Das Boot (Director's Cut) Blu-ray
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Directed by Wolfgang Petersen
Produced in 1981
Main Language - German with English subtitles
Contemporary Action & Adventure • Contemporary Drama • Contemporary War Films • Contemporary Blu-rays • European Film • German Film • Blu-ray • Action & Adventure - Drama • Action & Adventure - War • Action & Adventure Blu-rays
An incredibly intense and powerful drama, Wolfgang Petersen's Das Boot depicts the unbearably claustrophobic conditions endured by a German submarine crew during the Second World War.
At the height of WWII, a young submarine crew heads out to sea on a top-secret mission that all but ensures most will never make it home alive. Ordered to patrol the Atlantic and destroy an allied armada bringing supplies to Britain, these raw recruits must band together, bracing themselves against a depth-charge assault from an unseen enemy. Oscar-nominated director Wolfgang Petersen's epic adventure deftly explores tension as pressure builds to an explosive climax, packing a visceral punch few movies can match.
Publisher: Columbia Tri-Star
Length: 208 mins
Aspect ratio: 1.85:1 widescreen
Format: Blu-ray Colour
Released: 5th September 2011
Cat No: SBR25358
Subtitles: Arabic, Danish, Dutch, English, Finnish, French, Hindi, Norwegian, Swedish
- Commentay by Wolfgang Peterson
- Documentaries: Wolfgang Petersen - Back To The Boat, Maria's Take, The Perfect Boat-The Director's Cut, The Battle of The Atlantic
- Rooms Overview.
by Anon on 4th April 2004
Films made about WWII from the German perspective are few and far between and ones that remain in the memory after the credits have rolled are a rare treat indeed. Wo... Read on
Films made about WWII from the German perspective are few and far between and ones that remain in the memory after the credits have rolled are a rare treat indeed. Wolfgang Peterson became an overnight sensation and the toast of European cinema with this claustrophobic portrayal of life aboard U-96, one of the submarines stalking the Allied shipping convoys in the cruel sea of the North Atlantic in 1941. Taken from the gripping novel of the same name by Lothar G. Buchheim the story is an intrepid and gruelling tale of life aboard a U-boat from the perspective of a journalist sent by the Nazi hierarchy to report on the heroic exploits of the Reich’s ‘Grey Wolves’.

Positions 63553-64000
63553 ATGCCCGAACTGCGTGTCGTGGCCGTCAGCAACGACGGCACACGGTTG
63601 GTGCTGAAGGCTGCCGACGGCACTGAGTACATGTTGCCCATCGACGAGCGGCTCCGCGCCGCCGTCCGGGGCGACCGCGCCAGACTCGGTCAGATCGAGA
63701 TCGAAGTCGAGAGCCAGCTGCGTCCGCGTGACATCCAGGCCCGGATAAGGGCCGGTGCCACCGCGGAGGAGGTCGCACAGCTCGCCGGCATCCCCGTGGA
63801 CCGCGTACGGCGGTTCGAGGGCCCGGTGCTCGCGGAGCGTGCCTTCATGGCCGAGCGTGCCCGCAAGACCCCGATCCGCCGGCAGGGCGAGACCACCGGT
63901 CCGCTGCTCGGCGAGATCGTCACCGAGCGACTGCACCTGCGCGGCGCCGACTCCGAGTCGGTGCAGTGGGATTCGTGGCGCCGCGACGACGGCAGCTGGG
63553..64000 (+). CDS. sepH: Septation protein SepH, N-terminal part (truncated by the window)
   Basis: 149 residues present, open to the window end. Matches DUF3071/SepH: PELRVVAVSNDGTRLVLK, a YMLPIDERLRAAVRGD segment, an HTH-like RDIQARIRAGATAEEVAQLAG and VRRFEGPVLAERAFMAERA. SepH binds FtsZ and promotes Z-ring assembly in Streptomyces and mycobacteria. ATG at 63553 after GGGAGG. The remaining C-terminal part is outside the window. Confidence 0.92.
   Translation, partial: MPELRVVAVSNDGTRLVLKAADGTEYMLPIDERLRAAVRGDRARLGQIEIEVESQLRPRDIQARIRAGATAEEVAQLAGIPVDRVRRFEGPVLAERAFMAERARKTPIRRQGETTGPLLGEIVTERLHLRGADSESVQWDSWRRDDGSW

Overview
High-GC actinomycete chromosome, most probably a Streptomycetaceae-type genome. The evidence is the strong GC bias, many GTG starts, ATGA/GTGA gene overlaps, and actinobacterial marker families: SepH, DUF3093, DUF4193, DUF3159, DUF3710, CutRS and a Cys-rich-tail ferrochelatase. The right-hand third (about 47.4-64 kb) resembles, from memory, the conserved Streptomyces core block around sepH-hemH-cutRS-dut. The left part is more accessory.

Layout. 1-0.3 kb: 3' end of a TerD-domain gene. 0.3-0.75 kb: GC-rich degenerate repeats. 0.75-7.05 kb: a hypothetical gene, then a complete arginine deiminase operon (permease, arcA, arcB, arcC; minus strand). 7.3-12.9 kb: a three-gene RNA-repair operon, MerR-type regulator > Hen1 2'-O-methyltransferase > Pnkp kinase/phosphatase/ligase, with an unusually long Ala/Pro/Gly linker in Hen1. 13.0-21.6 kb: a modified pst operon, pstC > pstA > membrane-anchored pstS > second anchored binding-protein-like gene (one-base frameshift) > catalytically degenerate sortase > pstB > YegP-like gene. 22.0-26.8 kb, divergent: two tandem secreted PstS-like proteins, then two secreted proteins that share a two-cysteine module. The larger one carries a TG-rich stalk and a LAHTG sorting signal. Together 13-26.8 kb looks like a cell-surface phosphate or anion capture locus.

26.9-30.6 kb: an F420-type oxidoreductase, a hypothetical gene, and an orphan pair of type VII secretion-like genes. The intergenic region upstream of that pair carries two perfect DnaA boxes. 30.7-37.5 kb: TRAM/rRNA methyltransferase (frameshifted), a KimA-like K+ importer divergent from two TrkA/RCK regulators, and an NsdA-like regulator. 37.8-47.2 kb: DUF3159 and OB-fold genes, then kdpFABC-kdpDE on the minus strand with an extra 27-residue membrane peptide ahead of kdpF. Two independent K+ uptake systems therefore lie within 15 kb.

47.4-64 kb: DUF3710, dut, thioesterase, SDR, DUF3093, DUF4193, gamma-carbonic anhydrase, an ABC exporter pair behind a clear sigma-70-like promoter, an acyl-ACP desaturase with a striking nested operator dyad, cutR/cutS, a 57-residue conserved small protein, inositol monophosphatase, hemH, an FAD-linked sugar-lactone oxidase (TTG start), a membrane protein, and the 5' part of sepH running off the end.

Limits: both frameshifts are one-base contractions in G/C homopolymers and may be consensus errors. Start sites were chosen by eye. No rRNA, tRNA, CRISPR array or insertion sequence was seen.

One of the true highlights of 1980s cinema and still a majestic piece of filmmaking, Das Boot is an odyssey of survival, desperation and human tragedy, all tinged with grim male humour (sweat, crabs and ‘hairy’steak) boredom, and hum-drum daily life only fractured by bursts of intense excitement when the Allied convoys come into view. The clean-cut crew set off from the French port of La Rochelle in boisterous and carefree high spirits to slowly degenerate into bearded, bedraggled seadogs that chase freighters, dodge depth charges and each other. Das Boot is a truly authentic vision of one of the most terrifying confined spaces imaginable. The atmosphere is smothering, cloying and relentless.
Petersen’s camera zooms up and down the submarine through hatches and corridors to incredible effect. The rolling ocean, the churn of the propeller and the ping of the radar punctuate the film with consummate dread. Add to this the stirring musical score by Klaus Doldinger and the entire soundtrack is an aural delight. Jurgen Prochnow has never bettered his role as the inscrutable Kapitan, the cynical, embittered leader of the ship, he prowls around the boat keeping men and minds together, a father-figure barking orders and glowering at anyone not pulling their weight. The entire supporting cast are also without fault and the ensemble acting is impeccable, especially the spectral Gollum-like Erwin Leder as the ship’s haunted engineer Johann.
If you only know Das Boot from the slashed, and basically criminal 90 minute version, or even the 200 min Directors Cut, then the full mini-series experience will leave you awestruck, thoroughly engrossed and glued to the screen. Originally broadcast as six 50 minute episodes, this full version of nearly five hours is compulsive viewing, far more satisfying, and the ultimate fate of the crew is rendered all the more crushing by the longer time spent in their company.
Nominated for six Oscars in 1982, Wolfgang Peterson and Das Boot lost out, with the gongs awarded to Richard Attenborough’s Gandhi and Costa-Gavras’s Missing in the Directorial and Screenplay awards respectively. A sad oversight, (as the Oscars track record often testifies) as Das Boot has aged far better than both movies. Not only is it one of the greatest portraits of war, it is possibly the finest WWII movie ever made. Certainly, alongside Sam Peckinpah’s Cross of Iron (1977) it is a key study of the human condition, relationships under stress and the futility of combat. Das Boot is one of Europe’s finest genre cinema offerings from the last 25 years. Essential. Hide
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